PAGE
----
Monday, June 25, 2007

The Role of Gender in Population, Health, and Environment Programs

Featured Speakers: Karen Hardee, John Snow, Inc. and Elin Torell, University of Rhode Island’s Costal Resources Center

Moderator: Geoffrey Dabelko, Woodrow Wilson International Center for Scholars

Karen Hardee’s presentation focused on three main reproductive health and gender topics. She discussed the operational mechanisms of gender integration, the outcomes attributable to this integration and a policy initiative she has worked with to promote male participation in these issues. Hardee pointed out that addressing gender norms and inequalities in decision-making power is important when working to transform gender relations. It is also important to note that evaluating and monitoring these transformations is difficult. This is because there are few clear indicators that measure the success of these social changes, as well as the fact that the true impact of an intervention may take many years to “tease out.” Despite these difficulties, Hardee explained that interventions involving men tend to be more successful then those that do not, citing examples in Guatemala and Uganda. Hardee concluded her presentation stating that there needs to be stronger integration of gender in development programs and more rigorous evaluation of these programs.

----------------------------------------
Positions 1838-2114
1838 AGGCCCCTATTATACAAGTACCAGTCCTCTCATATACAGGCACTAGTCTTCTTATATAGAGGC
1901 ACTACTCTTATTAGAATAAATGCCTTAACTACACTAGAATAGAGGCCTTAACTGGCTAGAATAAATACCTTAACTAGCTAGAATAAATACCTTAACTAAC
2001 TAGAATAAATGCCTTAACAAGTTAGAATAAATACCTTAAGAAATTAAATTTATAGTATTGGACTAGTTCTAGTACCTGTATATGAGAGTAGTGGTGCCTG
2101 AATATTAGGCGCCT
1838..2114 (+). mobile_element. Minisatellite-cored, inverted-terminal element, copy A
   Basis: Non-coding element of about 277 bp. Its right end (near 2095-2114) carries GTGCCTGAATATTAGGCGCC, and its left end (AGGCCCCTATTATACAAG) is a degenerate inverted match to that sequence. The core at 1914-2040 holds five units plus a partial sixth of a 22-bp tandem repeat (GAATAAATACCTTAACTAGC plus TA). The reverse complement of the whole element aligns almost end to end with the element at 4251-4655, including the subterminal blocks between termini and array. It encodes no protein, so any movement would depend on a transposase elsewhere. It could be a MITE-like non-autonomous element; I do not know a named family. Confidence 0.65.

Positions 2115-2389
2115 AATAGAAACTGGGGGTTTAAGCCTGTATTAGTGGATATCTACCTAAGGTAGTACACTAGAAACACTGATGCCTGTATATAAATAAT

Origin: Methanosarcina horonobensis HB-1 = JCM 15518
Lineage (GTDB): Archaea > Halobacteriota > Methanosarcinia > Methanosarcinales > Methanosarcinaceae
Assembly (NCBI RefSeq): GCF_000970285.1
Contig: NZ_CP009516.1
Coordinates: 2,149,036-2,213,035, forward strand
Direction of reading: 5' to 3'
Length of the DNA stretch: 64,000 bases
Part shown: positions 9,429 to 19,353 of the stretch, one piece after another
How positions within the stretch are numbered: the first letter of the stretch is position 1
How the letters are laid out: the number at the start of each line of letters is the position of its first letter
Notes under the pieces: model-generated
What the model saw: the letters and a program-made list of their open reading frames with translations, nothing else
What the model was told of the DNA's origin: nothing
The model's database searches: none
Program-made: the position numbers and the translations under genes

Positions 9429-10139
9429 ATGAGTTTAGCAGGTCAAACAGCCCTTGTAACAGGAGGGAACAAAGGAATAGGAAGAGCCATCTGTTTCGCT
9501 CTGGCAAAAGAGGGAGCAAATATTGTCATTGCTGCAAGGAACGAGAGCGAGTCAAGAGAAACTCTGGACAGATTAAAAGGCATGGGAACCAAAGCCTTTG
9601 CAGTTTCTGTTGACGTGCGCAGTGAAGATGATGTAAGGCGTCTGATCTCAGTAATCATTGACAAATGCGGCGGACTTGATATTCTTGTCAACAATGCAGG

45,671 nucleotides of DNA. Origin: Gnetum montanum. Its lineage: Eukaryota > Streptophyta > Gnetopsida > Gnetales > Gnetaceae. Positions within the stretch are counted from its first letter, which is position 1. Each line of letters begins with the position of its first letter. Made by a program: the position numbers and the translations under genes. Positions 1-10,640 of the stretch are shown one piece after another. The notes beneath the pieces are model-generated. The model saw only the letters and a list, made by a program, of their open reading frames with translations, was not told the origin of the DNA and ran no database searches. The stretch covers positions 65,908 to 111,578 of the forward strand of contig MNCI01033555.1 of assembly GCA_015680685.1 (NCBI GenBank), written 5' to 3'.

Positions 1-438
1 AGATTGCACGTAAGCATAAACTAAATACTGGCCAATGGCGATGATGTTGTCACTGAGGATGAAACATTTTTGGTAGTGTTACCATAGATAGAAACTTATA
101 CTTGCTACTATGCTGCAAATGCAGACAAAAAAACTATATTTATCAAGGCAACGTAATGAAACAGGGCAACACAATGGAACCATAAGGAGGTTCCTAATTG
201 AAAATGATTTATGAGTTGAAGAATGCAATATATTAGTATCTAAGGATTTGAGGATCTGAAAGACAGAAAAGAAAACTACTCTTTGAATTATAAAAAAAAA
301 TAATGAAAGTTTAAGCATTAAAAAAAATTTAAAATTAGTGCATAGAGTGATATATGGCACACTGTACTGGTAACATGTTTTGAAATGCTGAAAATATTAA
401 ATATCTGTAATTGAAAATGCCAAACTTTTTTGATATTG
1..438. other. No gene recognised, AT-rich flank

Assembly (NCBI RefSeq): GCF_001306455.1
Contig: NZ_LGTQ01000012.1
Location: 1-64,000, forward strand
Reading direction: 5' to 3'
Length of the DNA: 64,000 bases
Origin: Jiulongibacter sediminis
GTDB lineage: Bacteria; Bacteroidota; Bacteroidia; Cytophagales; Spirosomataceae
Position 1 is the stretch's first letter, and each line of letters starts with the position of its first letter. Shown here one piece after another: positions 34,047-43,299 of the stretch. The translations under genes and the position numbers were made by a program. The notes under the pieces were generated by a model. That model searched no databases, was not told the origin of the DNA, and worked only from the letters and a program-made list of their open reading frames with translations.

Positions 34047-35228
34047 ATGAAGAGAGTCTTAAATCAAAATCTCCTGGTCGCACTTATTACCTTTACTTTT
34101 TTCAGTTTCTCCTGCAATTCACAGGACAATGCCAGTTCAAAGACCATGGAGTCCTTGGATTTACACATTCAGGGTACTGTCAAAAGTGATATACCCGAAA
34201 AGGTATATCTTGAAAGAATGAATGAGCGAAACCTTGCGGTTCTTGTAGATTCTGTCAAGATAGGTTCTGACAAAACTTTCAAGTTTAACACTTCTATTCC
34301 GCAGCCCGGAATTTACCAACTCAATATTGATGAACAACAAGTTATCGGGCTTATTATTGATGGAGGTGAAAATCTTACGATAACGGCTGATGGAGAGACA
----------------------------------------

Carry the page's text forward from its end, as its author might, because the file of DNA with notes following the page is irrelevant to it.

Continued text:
Elin Torell described three case studies from her work with integrating gender into environmental programs. These case studies included a half pearl farming program, seaweed farming imitative, and collaborative fisheries management planning program. She argued that focusing gender innovations in areas where women already work increases the likelihood of their success.

For more information on this event or to view the video webcast go to:

Location: Woodrow Wilson International Center for Scholars

Date: June 19, 2007

Time: 12noon-2pm

Intern Attending: Meredith Blair

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